Sunny Lee, Beijing Correspondent, The National (April 29. 2009)
As the international community seeks to defuse tensions in the wake of North Korea’s recent long-range rocket launch, the tepid reception given to Russia’s foreign minister in Pyongyang last week reveals a strained relationship between the one-time allies, and is a sign of China’s strong influence, analysts said…
…“At this point, there is no leverage for Russia to exert North Korea into doing something,” said Leonid Petrov, a Russian expert on Korean affairs. “The 2006 nuclear experiment and the rocket or missile launch this year demonstrated that North Korea has no interest in listening to what Moscow [says].”
Russia’s waning influence on Pyongyang has been supplanted by the growing influence of China, which once competed with Russia for leverage in North Korea during the Cold War. Those days are long gone as China has established itself as the country’s most important ally.
That point was starkly illustrated during Russian foreign minister Sergei Lavrov’s stopover in Seoul after visiting Pyongyang. In a press conference there, the Russian diplomat debriefed the South Korean press on the results of his visit to the North, which had originally been undertaken to urge Northern leaders to resume the six-party talks on their nuclear programme. “North Korea, at the moment, doesn’t have an intention of returning to the talks,” Mr Lavrov reported.
Seoul had also hoped Moscow would play a mediating role on the contentious issue of transporting natural gas from Russia, through North Korea, to the South. Little progress seems to have been made on this point either. “I need to mention that this project is very difficult to realise,” Mr Lavrov said when asked about its status.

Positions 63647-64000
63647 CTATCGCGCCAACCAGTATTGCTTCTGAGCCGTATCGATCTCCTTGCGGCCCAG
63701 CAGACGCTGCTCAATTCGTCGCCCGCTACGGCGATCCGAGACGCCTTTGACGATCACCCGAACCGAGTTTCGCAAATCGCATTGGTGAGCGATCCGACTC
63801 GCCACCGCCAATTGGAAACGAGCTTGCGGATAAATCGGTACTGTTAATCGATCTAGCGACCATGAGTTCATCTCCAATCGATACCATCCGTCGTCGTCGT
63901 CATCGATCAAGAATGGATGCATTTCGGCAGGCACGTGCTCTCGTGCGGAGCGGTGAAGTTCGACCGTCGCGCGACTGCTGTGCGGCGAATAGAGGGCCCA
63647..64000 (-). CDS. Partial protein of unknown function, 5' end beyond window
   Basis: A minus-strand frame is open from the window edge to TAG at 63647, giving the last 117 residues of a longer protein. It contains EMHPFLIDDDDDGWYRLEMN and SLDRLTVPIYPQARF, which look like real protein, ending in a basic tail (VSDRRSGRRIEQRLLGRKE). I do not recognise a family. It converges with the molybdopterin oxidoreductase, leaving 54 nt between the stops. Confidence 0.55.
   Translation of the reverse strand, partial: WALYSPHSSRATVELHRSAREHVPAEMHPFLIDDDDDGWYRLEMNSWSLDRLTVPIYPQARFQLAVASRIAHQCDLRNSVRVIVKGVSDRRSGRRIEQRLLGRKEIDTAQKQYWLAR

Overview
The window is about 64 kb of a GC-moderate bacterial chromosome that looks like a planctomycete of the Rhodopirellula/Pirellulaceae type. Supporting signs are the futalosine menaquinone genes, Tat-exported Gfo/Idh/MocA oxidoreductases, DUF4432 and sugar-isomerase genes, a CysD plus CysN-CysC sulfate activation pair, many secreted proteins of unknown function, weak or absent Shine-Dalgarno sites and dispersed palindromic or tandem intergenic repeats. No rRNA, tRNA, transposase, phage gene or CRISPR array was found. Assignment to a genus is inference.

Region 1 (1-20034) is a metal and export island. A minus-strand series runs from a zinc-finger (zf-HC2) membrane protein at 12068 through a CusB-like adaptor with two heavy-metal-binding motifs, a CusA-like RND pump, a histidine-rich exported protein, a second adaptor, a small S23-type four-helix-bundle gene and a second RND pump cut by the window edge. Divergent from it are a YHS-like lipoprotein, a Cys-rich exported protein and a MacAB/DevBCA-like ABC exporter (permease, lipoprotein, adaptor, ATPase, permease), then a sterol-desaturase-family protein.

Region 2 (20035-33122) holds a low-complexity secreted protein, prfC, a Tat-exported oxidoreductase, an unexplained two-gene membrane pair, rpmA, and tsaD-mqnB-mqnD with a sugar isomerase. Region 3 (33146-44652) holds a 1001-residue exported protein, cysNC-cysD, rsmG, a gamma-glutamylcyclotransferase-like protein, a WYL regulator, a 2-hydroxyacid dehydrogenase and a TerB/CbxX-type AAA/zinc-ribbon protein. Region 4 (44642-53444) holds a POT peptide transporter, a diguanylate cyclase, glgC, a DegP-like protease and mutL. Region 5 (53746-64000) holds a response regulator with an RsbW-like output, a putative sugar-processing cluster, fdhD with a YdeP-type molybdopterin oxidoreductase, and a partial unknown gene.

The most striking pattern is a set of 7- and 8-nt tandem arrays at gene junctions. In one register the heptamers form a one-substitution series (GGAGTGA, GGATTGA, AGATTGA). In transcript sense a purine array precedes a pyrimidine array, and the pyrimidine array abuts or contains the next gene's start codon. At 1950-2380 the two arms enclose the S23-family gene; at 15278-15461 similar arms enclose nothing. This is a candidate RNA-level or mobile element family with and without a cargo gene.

Pyongyang also reportedly turned down a Russian proposal to have North Korea use Russian facilities to launch a satellite in the future. Pyongyang maintains that its rocket launch last month was to test its ability to put a satellite in orbit.
To highlight the North’s disinterest in Russian overtures, and to make matters worse, the North Korean leader Kim Jong-il failed to meet the Russian envoy, a protocol his father, the late leader Kim Il-sung, had maintained. When asked about this slight, Mr Lavrov said that it was not done because he “didn’t ask for it”.
South Korean media, initially holding out hope that the Russian envoy would bring a “deal proposal” from Pyongyang, did not conceal their disappointment, saying: “Unlike our expectation, he came from Pyongyang empty-handed,” said MBC, a major broadcaster.
Despite his unproductive trip, the Russian envoy surprisingly showed support for the North by exhibiting what analysts termed “undiplomatic” behaviour at a joint press conference in Seoul. After South Korean foreign minister Yu Myung-hwan described the two countries’ support for UN sanctions on the North, Mr Lavrov replied angrily, “I need to state that the sanctions are unconstructive”…
…After the collapse of the Soviet Union, however, the cash-strapped Russian government demanded Pyongyang pay back in hard currency its debts to Moscow, which, Mr Petrov said, “dealt a major blow in the Russo-North Korea relationship”.
Russian interest and influence in North Korea declined steadily in the 1990s, especially after Moscow established diplomatic ties with South Korea, which Pyongyang felt to be a betrayal. The relationship was salvaged somewhat in 2000, when Russia’s president at the time, Vladimir Putin, made a historic visit to North Korea, the first ever by a Russian leader.
That, however, does not mean today’s relationship between the erstwhile friends is back to the same level as during the Cold War. “The two countries used to be allies, but now they are neither friends nor foes,” said Mr Funabashi.